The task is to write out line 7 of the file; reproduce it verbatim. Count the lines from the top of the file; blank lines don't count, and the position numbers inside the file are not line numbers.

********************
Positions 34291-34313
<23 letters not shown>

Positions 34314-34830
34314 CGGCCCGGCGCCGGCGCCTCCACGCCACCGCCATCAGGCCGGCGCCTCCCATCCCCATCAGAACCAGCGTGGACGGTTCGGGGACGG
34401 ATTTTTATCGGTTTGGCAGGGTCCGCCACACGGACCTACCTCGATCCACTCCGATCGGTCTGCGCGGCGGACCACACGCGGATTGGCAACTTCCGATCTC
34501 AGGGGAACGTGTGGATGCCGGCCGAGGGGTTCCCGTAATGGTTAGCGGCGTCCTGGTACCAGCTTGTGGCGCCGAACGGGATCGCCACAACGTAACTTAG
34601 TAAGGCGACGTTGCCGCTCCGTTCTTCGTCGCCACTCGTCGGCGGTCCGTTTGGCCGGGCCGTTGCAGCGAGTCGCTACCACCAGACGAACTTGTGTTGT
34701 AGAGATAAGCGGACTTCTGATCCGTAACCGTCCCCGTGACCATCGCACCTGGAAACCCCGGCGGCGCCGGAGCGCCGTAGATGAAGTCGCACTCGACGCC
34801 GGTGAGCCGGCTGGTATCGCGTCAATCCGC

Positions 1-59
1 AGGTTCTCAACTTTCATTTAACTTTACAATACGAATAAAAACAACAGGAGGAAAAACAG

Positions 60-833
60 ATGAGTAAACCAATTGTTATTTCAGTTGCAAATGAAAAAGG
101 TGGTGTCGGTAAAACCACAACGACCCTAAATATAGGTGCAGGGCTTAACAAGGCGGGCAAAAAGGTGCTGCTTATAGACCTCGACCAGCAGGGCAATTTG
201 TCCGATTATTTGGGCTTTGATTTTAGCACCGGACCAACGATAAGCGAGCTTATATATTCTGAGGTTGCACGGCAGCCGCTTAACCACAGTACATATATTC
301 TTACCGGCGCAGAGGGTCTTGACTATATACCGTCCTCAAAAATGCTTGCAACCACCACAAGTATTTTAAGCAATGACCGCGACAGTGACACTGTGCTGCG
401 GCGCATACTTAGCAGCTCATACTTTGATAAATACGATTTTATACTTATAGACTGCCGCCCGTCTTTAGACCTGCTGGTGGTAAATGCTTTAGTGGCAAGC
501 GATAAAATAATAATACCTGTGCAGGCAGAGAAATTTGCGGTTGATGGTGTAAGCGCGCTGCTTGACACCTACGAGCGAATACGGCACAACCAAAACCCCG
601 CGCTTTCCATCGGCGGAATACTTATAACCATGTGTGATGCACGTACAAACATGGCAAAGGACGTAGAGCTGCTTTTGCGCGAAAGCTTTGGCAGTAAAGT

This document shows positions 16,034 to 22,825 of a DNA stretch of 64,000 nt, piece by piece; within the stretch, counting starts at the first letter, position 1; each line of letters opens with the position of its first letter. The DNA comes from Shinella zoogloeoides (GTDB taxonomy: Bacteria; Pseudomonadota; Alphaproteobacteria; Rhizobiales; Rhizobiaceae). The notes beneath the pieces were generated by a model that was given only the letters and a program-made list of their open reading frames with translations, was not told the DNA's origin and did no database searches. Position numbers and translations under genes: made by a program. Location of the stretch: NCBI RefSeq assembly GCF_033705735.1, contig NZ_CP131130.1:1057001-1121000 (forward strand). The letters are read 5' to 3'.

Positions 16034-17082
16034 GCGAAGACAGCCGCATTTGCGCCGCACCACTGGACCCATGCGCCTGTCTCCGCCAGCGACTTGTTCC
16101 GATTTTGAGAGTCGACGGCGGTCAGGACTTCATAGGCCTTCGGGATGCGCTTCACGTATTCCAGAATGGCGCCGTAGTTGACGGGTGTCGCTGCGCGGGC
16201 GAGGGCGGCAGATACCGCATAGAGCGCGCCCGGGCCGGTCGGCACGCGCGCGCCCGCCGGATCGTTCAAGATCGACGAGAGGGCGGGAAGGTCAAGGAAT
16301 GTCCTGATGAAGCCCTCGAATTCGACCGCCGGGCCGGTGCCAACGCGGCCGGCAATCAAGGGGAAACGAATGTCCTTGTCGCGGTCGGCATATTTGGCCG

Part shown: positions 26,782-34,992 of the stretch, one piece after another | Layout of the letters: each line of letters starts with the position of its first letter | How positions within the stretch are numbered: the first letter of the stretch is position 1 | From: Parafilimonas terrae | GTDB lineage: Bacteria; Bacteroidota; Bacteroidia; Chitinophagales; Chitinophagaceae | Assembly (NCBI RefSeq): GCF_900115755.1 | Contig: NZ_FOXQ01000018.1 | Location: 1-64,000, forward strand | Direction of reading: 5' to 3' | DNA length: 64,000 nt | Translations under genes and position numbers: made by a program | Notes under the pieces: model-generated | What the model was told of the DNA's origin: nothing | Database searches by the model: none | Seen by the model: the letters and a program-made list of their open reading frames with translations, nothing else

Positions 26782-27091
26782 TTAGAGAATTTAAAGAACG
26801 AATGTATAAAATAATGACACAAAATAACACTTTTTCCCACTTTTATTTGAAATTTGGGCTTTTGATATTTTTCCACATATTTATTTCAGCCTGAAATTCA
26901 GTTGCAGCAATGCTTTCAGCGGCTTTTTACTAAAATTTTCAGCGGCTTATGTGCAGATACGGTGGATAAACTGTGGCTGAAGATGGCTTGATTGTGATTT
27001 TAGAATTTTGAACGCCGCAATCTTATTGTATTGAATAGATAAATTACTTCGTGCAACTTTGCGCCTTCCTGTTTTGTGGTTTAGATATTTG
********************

34601 TAAGGCGACGTTGCCGCTCCGTTCTTCGTCGCCACTCGTCGGCGGTCCGTTTGGCCGGGCCGTTGCAGCGAGTCGCTACCACCAGACGAACTTGTGTTGT